The oils we consume can also alter the sense of fullness. Obese people receiving supplements of 1300 mg per day of omega-3 for eight weeks compared to 260 mg per day while following a weight loss programme, experienced a feeling of fullness for longer. Consumption of the weight loss diet and the high-dose omega-3 led to fewer hunger sensations immediately after the test meals, as well as two hours later..
The research on Omega 3 oils is now overwhelming. Our problem now though is not just a shortage of the omega 3 oils it is too much omega 6 oils and processed fats which can out compete the good oils. We have been sold this story from the vegetable oils and margarine industry. However, they just forgot to tell you that we also have about 10 times too much omega 6 oils (vegetable oils like sunflower, safflower, grape seed etc) in the typical western diet. They are not necessarily bad in their fresh form but just too much of them. In addition most of them come highly processed already hidden in foods. Even if we don’t eat much of these oils on our salads or in cooking, the omega 6 oils are used extensively in the food industry so most of your processed foods contain the omega 6 oils. Including breads, pastries, prepackaged foods, especially the ones that say no or low cholesterol, and to add salt into the wound you even find them in your packaged fish such as sardines. Other foods that contain high omega 6 concentrations include:
Deep fried food such as chips
Sun dried tomatoes and other preserves stored in vegetable, sunflower or any other oil mentioned above
Most Soya milks
Many pre-made meals
Omega 3 oils are largely from marine sources, such as fish and seaweed, and land sources such as linseed (flaxseed), nuts (especially walnuts) and green vegetables. A number of studies have now shown omega 3 fatty acids to help with weight management. Studies have shown omega-3s reduce fat levels in animals fed a high-fat diet. In one study the omega-3 fatty acid, (docosahexaenoic acid -DHA), suppressed the development of fat cells in laboratory studies. The studies also show Omega-3 to 6 ratio in pregnancy in linked to childhood obesity and a higher intake of omega-3 fatty acids during pregnancy lowers the risk of childhood obesity by 32 per cent. This is the time when large amounts of DHA are transferred from the mother to the infant to support brain development.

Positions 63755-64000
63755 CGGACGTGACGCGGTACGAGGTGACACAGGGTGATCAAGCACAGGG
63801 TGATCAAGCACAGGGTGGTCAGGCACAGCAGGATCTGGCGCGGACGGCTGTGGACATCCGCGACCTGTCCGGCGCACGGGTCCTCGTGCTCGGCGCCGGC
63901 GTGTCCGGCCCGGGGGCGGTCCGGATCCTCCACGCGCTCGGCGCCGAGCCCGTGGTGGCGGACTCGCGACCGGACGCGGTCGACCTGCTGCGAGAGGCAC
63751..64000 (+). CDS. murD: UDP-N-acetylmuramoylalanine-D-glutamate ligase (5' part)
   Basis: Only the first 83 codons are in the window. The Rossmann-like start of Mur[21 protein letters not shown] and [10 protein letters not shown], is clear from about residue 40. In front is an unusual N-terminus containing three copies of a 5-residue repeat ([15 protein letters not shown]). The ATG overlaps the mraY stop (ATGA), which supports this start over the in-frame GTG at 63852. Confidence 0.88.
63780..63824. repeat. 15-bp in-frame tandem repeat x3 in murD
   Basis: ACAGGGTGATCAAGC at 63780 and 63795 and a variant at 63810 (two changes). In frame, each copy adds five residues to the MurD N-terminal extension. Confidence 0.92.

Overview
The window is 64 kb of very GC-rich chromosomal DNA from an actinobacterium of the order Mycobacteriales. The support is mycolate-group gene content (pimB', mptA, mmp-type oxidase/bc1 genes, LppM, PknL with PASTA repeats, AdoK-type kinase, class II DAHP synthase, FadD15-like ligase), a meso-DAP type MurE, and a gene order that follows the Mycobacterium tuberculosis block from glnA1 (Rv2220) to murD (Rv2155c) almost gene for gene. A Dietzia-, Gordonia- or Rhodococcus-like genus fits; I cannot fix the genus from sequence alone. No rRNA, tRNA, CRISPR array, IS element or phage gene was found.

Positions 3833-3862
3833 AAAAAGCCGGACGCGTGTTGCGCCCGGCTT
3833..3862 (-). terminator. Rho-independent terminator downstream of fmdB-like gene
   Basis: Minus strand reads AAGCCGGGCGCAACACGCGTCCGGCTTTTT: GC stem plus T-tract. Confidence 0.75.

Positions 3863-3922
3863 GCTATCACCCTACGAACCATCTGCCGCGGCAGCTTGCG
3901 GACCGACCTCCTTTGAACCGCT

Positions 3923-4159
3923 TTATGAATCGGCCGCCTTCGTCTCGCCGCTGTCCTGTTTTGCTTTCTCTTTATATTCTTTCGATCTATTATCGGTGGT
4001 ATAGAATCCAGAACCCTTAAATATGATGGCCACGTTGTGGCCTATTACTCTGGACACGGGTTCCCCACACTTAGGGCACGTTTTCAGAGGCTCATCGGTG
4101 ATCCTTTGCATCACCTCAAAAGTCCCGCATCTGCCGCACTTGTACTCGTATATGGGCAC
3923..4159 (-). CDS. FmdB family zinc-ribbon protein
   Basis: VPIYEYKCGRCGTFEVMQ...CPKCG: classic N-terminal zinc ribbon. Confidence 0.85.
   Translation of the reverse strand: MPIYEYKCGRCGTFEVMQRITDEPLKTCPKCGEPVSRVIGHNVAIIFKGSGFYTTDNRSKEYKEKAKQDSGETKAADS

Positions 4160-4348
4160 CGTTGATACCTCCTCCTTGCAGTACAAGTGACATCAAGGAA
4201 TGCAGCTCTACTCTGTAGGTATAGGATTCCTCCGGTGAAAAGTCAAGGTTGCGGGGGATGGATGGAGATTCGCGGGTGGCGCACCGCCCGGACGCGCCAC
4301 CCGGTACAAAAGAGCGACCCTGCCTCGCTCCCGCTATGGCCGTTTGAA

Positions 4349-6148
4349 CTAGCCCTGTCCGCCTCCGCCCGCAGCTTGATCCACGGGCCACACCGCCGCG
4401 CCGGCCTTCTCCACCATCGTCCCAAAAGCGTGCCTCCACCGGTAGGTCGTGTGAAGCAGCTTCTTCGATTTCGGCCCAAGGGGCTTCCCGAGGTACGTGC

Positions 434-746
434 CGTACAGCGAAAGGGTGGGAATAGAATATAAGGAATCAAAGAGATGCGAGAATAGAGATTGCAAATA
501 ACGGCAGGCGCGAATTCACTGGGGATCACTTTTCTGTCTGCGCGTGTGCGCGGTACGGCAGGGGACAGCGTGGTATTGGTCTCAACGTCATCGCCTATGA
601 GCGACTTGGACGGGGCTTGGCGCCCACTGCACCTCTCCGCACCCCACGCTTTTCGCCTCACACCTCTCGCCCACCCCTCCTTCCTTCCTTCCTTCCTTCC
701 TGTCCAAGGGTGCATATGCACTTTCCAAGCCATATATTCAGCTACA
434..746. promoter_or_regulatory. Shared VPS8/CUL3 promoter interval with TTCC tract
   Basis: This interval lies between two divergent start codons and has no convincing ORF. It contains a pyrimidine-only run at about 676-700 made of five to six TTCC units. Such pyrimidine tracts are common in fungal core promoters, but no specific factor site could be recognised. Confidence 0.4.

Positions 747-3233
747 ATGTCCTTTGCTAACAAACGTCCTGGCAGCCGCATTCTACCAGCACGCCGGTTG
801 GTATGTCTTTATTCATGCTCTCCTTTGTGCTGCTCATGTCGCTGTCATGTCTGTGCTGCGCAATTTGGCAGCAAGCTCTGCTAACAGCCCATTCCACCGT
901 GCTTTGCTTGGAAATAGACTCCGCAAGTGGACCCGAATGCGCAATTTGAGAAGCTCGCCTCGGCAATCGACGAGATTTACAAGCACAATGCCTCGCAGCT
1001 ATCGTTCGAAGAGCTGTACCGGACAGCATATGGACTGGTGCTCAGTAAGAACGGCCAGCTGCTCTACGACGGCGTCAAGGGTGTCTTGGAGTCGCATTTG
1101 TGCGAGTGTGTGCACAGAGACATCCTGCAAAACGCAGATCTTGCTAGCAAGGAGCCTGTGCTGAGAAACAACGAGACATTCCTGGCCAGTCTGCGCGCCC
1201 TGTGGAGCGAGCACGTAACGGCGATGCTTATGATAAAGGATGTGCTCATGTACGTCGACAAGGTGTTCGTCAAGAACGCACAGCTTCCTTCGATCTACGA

Plant based omega 3 oils (alpha linolenic acid -ALA) is found in very high concentrations in Linseed (flaxseed) and chia seed. Which are also both great sources of other nutrients including fibre and regularly shown as an effective component of weight loss programs.
Coconut oil is another great food demonised by the Heart Foundation because it has lots of saturated fat. It is a rich source of medium-chain triglycerides (MCTs) which get metabolized differently compared to other fats. They bypass adipose tissue and are transported directly to the liver and promote up to a 5% increase in thermogenesis (the production of heat), which increases body metabolism by about 120 calories per day. The MCTs also increase to a feeling of fullness and in one study of 6 healthy men saw a reduction of 256 calories per day. This may be related to the way these fats are metabolized. It is well known that ketone bodies (which the liver produces when you eat coconut oil) can have an appetite reducing effect. Another study of 14 healthy men, who consumed MCTs at breakfast ate significantly lower calories at lunch.
In addition studies have shown that consuming coconut oil can contribute to reductions in weight and waist circumference. In a study of 40 women given either 30 grams (2 tablespoons) of either coconut oil or soybean oil for 28 days and told to eat fewer calories and walk every day. While both groups lost weight, just under 1 kg, the coconut oil group had decreased waist circumference and decreased HDL cholesterol while the soybean oil group had a mild increase in waist circumference and reduced HDL and increased LDL. In another study in obese men, 30 grams of coconut oil for 4 weeks reduced waist circumference by 2.86 cm. While a study of just adding MCTs to the diet of 40 people for 90 days resulted in a reduction in body weight, waist circumference, a number of risk factors for diabetes and cardiovascular disease.